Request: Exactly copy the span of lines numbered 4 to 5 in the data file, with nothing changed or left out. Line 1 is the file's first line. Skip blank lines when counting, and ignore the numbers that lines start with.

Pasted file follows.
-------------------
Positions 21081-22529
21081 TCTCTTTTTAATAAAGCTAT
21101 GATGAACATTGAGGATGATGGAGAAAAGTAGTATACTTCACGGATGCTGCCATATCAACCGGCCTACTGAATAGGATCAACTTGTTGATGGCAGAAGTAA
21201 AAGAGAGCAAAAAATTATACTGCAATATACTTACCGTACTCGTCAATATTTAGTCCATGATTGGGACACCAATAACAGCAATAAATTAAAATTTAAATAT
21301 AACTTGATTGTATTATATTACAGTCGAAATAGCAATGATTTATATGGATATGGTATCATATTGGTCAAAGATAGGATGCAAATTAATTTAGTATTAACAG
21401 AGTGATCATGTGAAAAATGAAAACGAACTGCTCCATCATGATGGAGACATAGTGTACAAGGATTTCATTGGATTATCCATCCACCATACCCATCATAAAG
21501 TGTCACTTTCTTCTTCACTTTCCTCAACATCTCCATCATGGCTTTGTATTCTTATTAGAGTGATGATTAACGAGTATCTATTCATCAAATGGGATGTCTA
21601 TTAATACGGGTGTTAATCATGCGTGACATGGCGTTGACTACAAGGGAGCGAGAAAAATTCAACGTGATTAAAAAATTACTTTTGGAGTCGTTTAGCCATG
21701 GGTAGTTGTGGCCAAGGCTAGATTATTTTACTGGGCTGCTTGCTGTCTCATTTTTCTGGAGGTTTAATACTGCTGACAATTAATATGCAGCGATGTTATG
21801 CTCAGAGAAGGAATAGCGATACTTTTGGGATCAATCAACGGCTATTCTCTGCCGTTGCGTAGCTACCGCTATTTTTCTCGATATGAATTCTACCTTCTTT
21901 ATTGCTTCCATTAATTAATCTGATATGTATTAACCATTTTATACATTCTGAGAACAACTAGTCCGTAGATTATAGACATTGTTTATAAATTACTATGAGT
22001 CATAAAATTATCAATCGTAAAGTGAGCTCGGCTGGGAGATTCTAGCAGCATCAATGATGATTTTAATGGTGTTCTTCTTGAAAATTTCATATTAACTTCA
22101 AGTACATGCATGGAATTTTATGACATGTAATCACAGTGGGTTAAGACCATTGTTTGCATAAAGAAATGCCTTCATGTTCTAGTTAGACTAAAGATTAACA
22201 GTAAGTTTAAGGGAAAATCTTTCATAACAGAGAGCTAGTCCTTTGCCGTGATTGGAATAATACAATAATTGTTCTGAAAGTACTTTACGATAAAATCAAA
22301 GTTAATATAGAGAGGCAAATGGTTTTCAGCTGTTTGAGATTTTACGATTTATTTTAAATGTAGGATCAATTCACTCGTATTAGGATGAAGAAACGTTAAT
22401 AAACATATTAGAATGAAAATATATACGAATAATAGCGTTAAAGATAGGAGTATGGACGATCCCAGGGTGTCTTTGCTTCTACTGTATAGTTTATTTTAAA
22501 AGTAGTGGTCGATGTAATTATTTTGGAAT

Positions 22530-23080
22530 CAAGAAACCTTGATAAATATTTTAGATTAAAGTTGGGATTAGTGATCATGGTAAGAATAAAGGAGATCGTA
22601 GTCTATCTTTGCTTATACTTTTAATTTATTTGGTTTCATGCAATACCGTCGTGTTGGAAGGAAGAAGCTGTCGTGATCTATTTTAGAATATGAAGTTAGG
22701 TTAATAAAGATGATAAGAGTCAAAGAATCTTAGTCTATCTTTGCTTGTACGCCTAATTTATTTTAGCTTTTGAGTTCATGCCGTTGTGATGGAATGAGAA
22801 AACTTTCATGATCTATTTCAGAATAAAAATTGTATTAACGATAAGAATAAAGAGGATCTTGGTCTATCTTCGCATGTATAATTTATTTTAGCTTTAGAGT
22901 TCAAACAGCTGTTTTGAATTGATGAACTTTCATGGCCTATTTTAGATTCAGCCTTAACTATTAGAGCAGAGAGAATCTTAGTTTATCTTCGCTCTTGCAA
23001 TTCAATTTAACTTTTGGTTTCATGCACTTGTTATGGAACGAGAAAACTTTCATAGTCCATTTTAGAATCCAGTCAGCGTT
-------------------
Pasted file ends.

21201 AAGAGAGCAAAAAATTATACTGCAATATACTTACCGTACTCGTCAATATTTAGTCCATGATTGGGACACCAATAACAGCAATAAATTAAAATTTAAATAT
21301 AACTTGATTGTATTATATTACAGTCGAAATAGCAATGATTTATATGGATATGGTATCATATTGGTCAAAGATAGGATGCAAATTAATTTAGTATTAACAG